months, employed chiefly as a writer ; but as tliey
exercised toward him their accustomed caution, he
at length resumed his yellow robe and left them.
He had acquired a tolerable knowledge of the
Scriptures, particularly of the Gospels ; but the
doctrine of Christ crucified seemed ever to be to
him a stone of stumbling and rock of offence!'

Two other priests tried them in a similar manner ;
but these disappointments only made them more
cautious whom they baptized ; and, so fiir from
yielding to despondency, they remarked — ^' We
cannot but rejoice in the thought that, though we
may not be permitted to realise the object of our
prayers and labours, though we may be called hence
before any peculiar display of the Divine power is
manifested, we are nevertheless preparing the way
of Jehovah in this idolatrous land. Our prayers


will be answered ; and the time is coming, when
both he that sowetli and he that reapeth shall
assuredly rejoice together." This is the spirit in
which every Christian mission should be under-
taken. The labour is with man ; the result is
with God.

12. When the missionaries first arrived at Bad- Grant of
dagame, the place was a mass of rock covered church,
with jungle. The Government having granted a mission-
portion of land, with much labour they cleared it and
of wood, blew up the rock, and levelled a spot for ^^^^f^
the erection of a mission-house. It was built on
the side of a hill close to the river, and for some
time was large enough to accommodate both fami-
lies. They next laid the foundation of a church, a
few yards distant from the house. The difficulty of
erecting it may be judged from the fact, that seven
hundred pounds of gunpowder were required to
blast the rock for the foundation ; while the church
and the house were built of the fragments of rock
thus obtained on the spot. The foundation of this
church was laid February 14. 1821, and it was
opened on Thursday the 11th of March 1822, when
the Archdeacon of Columbo preached in English,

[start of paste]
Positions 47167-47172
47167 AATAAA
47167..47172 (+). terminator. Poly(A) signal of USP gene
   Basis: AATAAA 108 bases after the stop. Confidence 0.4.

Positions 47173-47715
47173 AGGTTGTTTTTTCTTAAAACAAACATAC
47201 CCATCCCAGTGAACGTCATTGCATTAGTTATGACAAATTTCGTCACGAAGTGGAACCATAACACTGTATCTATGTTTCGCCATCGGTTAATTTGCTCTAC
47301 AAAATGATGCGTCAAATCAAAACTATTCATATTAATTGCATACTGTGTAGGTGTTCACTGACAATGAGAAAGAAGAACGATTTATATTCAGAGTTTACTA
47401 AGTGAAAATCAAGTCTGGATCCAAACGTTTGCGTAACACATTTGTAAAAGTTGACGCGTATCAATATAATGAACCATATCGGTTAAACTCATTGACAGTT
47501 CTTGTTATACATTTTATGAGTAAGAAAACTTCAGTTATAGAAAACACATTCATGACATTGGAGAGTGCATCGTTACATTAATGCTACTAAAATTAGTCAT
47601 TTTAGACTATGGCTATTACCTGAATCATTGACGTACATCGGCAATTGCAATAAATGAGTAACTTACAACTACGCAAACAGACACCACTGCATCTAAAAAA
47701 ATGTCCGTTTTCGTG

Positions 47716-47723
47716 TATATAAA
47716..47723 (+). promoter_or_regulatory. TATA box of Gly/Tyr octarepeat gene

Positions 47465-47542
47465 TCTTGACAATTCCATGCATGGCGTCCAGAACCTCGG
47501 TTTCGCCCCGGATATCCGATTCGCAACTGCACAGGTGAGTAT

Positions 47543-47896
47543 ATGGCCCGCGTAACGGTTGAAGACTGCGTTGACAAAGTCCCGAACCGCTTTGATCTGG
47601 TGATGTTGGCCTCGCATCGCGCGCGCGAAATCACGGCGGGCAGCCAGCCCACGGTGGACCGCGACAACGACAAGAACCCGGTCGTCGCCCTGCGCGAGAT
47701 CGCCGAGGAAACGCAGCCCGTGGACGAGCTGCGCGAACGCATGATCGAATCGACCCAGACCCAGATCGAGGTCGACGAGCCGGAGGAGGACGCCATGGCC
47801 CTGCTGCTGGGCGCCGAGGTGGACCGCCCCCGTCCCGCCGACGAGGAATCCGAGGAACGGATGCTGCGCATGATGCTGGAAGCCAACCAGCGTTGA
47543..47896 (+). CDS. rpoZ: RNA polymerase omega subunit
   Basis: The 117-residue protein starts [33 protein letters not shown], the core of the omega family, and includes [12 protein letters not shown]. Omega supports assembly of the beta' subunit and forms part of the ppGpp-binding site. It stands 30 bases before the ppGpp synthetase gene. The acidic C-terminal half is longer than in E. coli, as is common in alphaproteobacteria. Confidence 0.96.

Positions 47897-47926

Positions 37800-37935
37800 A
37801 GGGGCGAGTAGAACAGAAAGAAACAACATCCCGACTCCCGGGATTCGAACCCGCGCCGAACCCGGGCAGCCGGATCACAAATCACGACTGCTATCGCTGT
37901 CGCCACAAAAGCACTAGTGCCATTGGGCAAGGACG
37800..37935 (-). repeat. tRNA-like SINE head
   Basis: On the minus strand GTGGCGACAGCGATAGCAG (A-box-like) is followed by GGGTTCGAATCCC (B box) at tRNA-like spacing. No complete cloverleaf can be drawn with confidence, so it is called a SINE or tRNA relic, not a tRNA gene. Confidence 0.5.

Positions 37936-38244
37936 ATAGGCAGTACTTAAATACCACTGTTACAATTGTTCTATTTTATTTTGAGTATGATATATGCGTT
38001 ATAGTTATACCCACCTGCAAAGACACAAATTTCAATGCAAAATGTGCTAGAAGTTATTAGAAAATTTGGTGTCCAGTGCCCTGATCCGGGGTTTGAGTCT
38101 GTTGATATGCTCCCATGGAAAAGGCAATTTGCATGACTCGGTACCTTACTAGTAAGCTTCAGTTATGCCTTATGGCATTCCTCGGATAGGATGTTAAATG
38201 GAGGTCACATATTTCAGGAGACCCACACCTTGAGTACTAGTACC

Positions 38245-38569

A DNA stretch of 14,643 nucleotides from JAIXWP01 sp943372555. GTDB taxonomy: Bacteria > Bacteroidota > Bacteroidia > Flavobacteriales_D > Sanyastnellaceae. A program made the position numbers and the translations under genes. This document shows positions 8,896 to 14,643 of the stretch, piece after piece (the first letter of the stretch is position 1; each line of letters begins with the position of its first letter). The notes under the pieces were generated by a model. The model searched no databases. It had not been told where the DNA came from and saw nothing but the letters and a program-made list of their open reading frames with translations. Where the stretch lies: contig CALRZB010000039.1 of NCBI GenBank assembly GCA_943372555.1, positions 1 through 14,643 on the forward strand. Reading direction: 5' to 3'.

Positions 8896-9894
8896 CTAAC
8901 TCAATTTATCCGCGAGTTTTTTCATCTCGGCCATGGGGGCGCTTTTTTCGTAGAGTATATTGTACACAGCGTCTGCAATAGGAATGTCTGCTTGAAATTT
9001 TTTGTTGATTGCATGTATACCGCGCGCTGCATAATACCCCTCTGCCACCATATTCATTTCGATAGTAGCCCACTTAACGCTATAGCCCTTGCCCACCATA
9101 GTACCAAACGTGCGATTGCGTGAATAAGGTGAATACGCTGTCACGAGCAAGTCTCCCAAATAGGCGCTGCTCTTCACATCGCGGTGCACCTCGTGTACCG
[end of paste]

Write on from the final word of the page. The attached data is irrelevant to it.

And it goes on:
and the Rev. Samuel Lambrick in Cingalese. Sir
Richard Ottley, with the chief officers and families
from Galle, attended.

Of the church Mr Mayor wrote — "' It will con-
tain four hundred persons, and is so constructed
that a gallery may be added without much expense.
It is built of stone ; and will remain, I doubt not,
a monument to future ages of the day when the
Sun of Righteousness first arose upon this benighted
village ; and of that compassion with which the
Saviour has inspired British Christians toward the
deluded natives of Ceylon. It is the first church
which has ever been erected in the interior of this
island, for the sole benefit of the Cingalese." In


CHAP. 1824, this church was consecrated by the Bishop
_U__ of Calcutta.

After a time it was found necessary to build a
second house for Mr Ward and his family, on the
opposite hill ; also two school-rooms of the same
substantial materials.

Mr Mayor found his knowledge of medicine and
surgery of great service among the natives. It also
gave him considerable influence over them, inso-
much that '' the horrid practice resorted to by the
natives in cases of sickness — the ' devil's dance' —
fell into almost entire disuse in the neighbourhood
of Baddagame ; and the people brought their sick
regularly to be healed."

On this subject he wrote in 1823—'' My labours
among the sick and diseased have drawn people
from a distance. I have frequently had patients
from a distance of one hundred miles. The relief